Google glasses – how groovy life could be. But when will they really work?

The Google glasses video created an online sensation, but the product won't exist anytime soon. There is risk in inflating consumers' expectations.

Google has sparked an online tizzy with its Project Glass video, a breezy, aspirational clip depicting life after we all sport the search giant’s snazzy new designer spectacles that put the digital world at our, er, nose-tips, from the moment we rise.

This snappy online montage shows just how groovy it might be to wake up and have the world flow your way through voice and even (gasp!) eye commands.

Straight from the reels of any good sci-fi flick in the past half-century or so, the hi-tech-bespectacled hipster in the video gets weather data just by looking out the window and subway updates by simply walking outside. He snaps pix and shares them with his circle of friends, and locates and talks to his buddies.

But this is not a promotional ad for a real product that consumers may snap up at any time in the near future. This is a gambit from the team at Google X, the search giant’s experimental lab, reaching out to users for comments and feedback.

“We’re sharing this information now because we want to start a conversation and learn from your valuable input,” the online posting said Wednesday.

And so the video has already spawned spoofs and biting commentary about the wisdom of such a product, suggesting, at a minimum, a new relationship between tech entrepreneurs and a public that has grown weary of new products falling below expectations (iPhone’s SIRI, anyone?)

One satirical take-off would be at home on Saturday Night Live, with a hapless dude flailing through his day trying to ward off a stream of unnecessary and unwanted information hitting him literally between the eyes, endangering not only his personal safety but possibly his mental health.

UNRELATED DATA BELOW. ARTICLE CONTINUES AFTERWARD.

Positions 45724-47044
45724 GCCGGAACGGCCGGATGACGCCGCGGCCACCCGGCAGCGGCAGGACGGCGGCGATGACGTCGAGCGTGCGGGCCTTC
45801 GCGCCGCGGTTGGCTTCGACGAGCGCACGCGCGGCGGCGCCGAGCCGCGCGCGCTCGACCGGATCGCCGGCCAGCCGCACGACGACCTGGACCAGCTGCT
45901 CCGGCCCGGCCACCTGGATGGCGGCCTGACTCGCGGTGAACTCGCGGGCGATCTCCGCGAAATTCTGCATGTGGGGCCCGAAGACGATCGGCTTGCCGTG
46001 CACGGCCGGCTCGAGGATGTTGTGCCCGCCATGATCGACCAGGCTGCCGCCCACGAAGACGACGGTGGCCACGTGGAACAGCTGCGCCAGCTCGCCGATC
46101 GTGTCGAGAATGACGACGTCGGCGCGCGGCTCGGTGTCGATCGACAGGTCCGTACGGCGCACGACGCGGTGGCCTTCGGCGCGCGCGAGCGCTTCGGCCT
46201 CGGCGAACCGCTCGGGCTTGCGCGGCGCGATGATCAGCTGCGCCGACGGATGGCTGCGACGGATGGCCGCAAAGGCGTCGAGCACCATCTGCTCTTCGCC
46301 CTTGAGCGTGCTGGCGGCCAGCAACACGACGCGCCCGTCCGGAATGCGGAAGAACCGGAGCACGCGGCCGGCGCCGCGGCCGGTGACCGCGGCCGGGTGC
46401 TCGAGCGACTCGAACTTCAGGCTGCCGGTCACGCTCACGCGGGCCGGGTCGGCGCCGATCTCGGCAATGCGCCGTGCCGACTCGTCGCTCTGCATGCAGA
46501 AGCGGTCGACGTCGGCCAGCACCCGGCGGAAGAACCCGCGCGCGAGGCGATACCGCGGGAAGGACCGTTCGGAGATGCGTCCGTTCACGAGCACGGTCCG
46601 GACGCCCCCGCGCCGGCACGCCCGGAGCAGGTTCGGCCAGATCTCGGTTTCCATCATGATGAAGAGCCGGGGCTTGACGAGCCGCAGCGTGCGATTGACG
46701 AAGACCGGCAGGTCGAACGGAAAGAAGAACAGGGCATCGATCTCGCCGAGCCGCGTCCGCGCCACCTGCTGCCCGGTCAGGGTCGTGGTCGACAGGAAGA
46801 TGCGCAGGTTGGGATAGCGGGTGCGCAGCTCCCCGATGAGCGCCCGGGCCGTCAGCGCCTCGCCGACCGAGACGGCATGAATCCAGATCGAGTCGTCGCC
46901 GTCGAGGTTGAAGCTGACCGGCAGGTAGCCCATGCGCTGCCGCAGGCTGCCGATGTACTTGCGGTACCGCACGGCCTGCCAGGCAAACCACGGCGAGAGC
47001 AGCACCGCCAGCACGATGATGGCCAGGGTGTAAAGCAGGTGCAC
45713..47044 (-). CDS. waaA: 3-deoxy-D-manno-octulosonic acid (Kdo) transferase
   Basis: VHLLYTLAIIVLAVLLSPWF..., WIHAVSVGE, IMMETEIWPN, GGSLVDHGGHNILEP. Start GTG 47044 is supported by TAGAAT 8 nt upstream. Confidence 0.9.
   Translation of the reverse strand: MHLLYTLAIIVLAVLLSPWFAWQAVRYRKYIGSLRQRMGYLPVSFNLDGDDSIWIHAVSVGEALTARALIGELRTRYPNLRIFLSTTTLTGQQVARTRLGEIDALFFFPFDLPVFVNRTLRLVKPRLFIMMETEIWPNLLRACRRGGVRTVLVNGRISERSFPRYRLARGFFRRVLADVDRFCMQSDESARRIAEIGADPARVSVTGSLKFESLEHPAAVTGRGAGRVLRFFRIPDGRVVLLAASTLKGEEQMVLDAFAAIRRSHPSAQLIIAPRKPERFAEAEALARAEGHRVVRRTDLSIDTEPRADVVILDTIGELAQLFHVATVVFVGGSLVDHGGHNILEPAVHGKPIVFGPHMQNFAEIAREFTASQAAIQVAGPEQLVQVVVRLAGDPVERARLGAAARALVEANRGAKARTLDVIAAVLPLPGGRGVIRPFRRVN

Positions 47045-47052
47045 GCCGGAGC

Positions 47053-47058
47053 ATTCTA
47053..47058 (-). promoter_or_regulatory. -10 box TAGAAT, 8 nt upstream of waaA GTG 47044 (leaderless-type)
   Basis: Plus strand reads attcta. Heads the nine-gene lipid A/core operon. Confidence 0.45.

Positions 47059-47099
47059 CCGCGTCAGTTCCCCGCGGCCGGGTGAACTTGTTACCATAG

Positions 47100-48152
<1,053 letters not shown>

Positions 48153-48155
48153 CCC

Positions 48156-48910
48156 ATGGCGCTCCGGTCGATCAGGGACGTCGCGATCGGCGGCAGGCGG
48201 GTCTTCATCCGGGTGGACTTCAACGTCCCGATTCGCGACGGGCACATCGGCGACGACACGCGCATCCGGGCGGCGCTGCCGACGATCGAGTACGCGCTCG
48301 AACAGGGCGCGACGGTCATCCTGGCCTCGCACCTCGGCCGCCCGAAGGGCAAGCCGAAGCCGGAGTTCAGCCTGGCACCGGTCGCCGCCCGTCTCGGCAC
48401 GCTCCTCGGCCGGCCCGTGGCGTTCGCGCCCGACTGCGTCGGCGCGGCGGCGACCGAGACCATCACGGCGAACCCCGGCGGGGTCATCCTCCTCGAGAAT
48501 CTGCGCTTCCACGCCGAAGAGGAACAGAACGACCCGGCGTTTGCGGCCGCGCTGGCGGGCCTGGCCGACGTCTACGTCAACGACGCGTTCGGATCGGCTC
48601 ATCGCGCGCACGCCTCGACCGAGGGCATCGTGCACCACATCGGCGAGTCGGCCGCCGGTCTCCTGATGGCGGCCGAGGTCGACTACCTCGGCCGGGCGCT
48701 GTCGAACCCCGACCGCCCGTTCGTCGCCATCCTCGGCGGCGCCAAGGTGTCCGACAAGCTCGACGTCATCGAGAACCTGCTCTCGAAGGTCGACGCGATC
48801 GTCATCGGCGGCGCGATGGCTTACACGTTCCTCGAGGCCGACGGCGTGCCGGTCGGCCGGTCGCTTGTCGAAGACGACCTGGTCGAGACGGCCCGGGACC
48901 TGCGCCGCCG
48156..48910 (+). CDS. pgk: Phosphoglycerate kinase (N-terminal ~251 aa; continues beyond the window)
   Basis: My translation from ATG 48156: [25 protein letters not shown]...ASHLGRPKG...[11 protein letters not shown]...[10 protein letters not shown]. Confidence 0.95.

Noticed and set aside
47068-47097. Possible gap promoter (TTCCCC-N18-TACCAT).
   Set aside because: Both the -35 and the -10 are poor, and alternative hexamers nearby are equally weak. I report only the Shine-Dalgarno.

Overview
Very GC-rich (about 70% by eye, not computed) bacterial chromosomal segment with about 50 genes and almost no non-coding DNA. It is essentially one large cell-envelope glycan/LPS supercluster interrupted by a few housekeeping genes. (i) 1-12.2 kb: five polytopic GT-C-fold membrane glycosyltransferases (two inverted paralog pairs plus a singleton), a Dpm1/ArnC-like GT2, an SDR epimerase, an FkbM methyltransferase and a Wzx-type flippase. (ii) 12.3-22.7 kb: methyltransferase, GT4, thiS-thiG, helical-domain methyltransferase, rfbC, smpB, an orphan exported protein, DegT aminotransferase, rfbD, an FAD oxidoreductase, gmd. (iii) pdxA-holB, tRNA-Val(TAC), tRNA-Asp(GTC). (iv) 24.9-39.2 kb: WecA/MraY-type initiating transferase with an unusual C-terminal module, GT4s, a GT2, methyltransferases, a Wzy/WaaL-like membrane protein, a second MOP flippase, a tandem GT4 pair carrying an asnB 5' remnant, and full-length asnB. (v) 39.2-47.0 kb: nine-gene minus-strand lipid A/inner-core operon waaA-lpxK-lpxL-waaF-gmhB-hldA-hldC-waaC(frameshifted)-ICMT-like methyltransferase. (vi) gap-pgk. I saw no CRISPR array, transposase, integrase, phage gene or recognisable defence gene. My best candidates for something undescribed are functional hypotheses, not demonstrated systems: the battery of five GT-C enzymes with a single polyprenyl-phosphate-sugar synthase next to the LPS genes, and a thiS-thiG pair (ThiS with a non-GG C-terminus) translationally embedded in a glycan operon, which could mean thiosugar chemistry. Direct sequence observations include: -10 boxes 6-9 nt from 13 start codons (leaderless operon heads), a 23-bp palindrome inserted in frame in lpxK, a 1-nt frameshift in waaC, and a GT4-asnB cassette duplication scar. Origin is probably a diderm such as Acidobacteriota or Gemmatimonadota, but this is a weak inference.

Bloggers such as Blair MacIntyre, director of the Augmented Reality Lab at the Georgia Institute of Technology in Atlanta, ask the obvious questions, such as “is it a good idea for Google to hype expectations about a product that it cannot possibly deliver?”

The future product’s technology builds on many existing smart functions, such as location-based technology and targeted advertising. But, points out Mr. MacIntyre, many of those technologies have also fallen short of expectations.

“I was an early adopter with those apps,” he says, but notes that after fumbling through notification after notification of only mildly useful information flowing incessantly into his smart phone, “I stopped looking at each one as it came in.”

The proposed new gadget has some applauding what they call the next, big era of consumer hands-free living.

“Google is trying to illustrate the compelling possibilities of a technology like this,” says Rick Chin, director of innovation for 3DS SolidWorks, a product design software company, via e-mail. “It gives them and the rest of us a direction to try and work towards,” he notes.

However, he is quick to point out the technology gap facing Google in its ability to deliver on expectations.

“It is very true that today's mainstream technologies don't support the kind of performance that they showed in their video. For the product to perform as fast and robustly as they illustrated, would require major improvements in head tracking, camera performance, and a heads-up-display (HUD) that is lighter, has higher resolution and brightness than anything affordable at a consumer level … today,” he notes.

It's an ambitious project, agrees Jon Burgstone, founder of the Center for Entrepreneurship & Technology at the University of California at Berkeley.

“If it works,” he says via e-mail, “it could be an important step-forward for peoples' relationship with information, and possibly how we interact with each other.”

Google has some hurdles, however, he points out.

“This is a complex project, with impact on Google, everyday users, and how people interact with society,” he says. Google needs to find and meet an important set of customer needs, he notes. And, none of that will matter if the product falls short of expectations, he says, adding, “the product needs to work.”

Google must answer all sorts of questions: Does the interface work smoothly? How good is service coverage? Do the glasses emit radiation that presents a health risk? Do users find they’re more efficient or do they get distracted?

If it is successful, however, he adds, it could be a true game changer for consumer technology.

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